What to consider when preparing for retirement

The earlier you start planning for retirement, the better. With life expectancy constantly on the rise, it pays to be on the front foot with retirement costs and lifestyle changes during this period. This guide is your starting point for things to consider when preparing for retirement.

Finances and superannuation

The cost of retirement

Planning your financial future needn’t be full of scary numbers. Some investment advisors like Scott Pape have been telling Australians there’s often less to save for your retirement than you think

The Association of Superannuation Funds of Australia lists what costs and budgets for households and living standards are, and this is updated quarterly, every year. For those aged around 65 in the September quarter for 2020, nationally, the cost for one year of living was:

For a modest lifestyle

  • Single:  $27,987
  • Couple: $40,440

For a comfortable lifestyle

  • Single: $43,901
  • Couple: $62,083

Your super options

When you’re eligible to draw on your super once when you reach preservation age or retire from the workforce, you can turn to three main options (or a combination of options) for financial support. Seek professional guidance when choosing the best one for you.

Leave your super where it is

This option can give you more time to come up with a super plan that suits your desired retirement lifestyle. While your super sits tight, you may be able to continue contributing to it depending on your age and employment. Keep in mind, however, you’ll have to pay tax on investment earnings, so it’s a good idea to weigh up the costs of this with other options.

Invest in a retirement income stream

This popular option creates a regular retirement income by transferring your funds to a “retirement phase” account within your super fund. You can take advantage of paying less tax, potentially making your money stretch further in smaller, salary-like instalments, and be able to make a lump-sum withdrawal when needed. There are minimum amounts that must be withdrawn every year based on your age, and a limit on how much can be transferred to a tax-free retirement phase.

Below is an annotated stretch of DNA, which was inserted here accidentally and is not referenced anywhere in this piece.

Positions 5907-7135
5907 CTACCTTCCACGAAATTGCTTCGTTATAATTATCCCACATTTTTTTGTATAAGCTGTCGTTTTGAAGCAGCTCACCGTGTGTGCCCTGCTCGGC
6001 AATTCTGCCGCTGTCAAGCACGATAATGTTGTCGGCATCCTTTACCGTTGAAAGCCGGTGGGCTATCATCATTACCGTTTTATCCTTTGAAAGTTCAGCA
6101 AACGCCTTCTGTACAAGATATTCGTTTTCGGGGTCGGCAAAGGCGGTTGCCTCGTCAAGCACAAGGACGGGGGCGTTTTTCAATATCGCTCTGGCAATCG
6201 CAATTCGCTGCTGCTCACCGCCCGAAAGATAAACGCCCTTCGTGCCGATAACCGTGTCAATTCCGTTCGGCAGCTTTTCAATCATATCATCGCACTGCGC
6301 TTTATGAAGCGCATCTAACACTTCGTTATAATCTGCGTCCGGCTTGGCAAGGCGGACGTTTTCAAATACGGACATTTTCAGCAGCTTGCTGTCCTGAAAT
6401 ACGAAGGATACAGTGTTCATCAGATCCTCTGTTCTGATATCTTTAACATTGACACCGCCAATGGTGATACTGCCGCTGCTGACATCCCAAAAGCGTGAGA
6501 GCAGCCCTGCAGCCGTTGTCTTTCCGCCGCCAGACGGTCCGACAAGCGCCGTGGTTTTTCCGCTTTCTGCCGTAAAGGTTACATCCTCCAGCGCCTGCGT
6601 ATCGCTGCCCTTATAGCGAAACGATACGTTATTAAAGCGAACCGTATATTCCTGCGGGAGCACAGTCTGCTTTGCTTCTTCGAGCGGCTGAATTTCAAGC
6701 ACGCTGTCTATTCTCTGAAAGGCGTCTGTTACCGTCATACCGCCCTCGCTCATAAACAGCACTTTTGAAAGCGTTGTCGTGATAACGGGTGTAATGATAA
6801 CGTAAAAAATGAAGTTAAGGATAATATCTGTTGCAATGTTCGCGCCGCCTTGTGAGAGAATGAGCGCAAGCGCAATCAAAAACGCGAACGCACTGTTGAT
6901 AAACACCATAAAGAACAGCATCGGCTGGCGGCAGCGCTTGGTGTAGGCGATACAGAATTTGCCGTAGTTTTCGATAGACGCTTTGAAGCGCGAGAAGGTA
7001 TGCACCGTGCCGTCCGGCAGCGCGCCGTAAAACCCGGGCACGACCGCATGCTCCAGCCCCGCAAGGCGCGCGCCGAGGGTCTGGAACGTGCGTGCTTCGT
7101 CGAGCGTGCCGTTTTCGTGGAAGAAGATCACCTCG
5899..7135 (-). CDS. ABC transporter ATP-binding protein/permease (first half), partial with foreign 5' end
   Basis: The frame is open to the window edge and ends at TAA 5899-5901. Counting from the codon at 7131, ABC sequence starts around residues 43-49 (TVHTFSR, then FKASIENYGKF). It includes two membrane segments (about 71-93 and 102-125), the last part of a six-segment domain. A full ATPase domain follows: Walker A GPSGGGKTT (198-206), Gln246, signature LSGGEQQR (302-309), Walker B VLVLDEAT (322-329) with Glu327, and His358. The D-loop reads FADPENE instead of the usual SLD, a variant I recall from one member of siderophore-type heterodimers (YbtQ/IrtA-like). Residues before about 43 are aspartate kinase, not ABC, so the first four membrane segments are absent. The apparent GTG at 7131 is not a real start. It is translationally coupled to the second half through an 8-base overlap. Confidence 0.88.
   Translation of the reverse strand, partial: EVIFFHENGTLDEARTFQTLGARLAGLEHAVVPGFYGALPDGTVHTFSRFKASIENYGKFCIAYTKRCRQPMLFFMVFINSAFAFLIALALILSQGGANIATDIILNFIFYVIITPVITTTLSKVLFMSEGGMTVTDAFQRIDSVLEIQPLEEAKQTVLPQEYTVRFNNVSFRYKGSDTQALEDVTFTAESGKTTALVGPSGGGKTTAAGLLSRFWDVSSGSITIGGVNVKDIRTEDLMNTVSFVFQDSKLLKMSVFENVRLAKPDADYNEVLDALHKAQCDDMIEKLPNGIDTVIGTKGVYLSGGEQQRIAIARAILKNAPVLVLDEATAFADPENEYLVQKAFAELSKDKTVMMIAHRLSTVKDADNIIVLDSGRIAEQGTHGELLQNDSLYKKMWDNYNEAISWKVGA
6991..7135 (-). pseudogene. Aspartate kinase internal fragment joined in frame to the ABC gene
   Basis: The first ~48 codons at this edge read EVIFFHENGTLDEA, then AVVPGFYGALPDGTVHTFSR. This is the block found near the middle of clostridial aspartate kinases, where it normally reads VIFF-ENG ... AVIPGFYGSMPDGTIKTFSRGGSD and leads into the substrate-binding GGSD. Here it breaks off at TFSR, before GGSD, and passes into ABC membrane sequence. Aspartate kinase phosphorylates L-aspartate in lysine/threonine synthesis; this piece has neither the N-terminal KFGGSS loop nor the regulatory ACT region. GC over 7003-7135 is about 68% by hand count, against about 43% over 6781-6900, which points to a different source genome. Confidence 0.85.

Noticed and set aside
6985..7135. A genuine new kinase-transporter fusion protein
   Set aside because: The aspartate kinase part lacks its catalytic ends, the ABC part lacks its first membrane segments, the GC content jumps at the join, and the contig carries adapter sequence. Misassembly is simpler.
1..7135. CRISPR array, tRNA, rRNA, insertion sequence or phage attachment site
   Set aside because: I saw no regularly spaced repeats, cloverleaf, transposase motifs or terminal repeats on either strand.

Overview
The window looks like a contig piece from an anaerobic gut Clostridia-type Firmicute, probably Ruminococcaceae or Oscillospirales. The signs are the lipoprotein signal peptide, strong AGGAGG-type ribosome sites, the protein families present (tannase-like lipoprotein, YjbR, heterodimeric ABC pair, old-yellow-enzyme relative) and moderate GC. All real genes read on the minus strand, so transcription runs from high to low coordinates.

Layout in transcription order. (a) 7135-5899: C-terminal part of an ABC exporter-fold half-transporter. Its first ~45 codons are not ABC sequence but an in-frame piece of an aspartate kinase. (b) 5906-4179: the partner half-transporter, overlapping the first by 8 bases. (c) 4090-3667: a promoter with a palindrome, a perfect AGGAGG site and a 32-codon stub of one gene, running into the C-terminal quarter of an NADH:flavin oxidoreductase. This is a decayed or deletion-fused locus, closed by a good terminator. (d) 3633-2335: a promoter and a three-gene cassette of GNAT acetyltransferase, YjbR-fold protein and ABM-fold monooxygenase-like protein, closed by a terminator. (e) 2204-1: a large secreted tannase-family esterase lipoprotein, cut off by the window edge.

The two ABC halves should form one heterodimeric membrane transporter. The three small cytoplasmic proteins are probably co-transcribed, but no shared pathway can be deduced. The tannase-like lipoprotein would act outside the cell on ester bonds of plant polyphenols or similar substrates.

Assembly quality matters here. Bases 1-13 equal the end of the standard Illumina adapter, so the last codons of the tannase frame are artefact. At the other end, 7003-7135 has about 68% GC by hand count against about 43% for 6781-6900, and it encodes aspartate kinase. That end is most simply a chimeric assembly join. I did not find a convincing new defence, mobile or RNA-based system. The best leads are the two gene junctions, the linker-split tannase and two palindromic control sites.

Withdraw as cash

Withdrawing all your super as cash could be useful if you’re wanting to reduce your debts or withdraw partial lump-sums at regular times. Keep in mind this option could pose a potential risk for splurge spending as well have tax implications if you invest your money outside of super.


Happy older man sitting on garden bench

Health and wellness

You’ve done all the hard work and now it’s your time to relax and enjoy retirement. Don’t let physical and mental ailments hold you back from making this a rewarding time in your life.

Keeping your mental health in check

According to research on seniors and relationships, four in five respondents confessed to feeling lonely at some time in their senior years. This social isolation can be the result of seniors being single, widowed or divorced; or no longer in the workforce.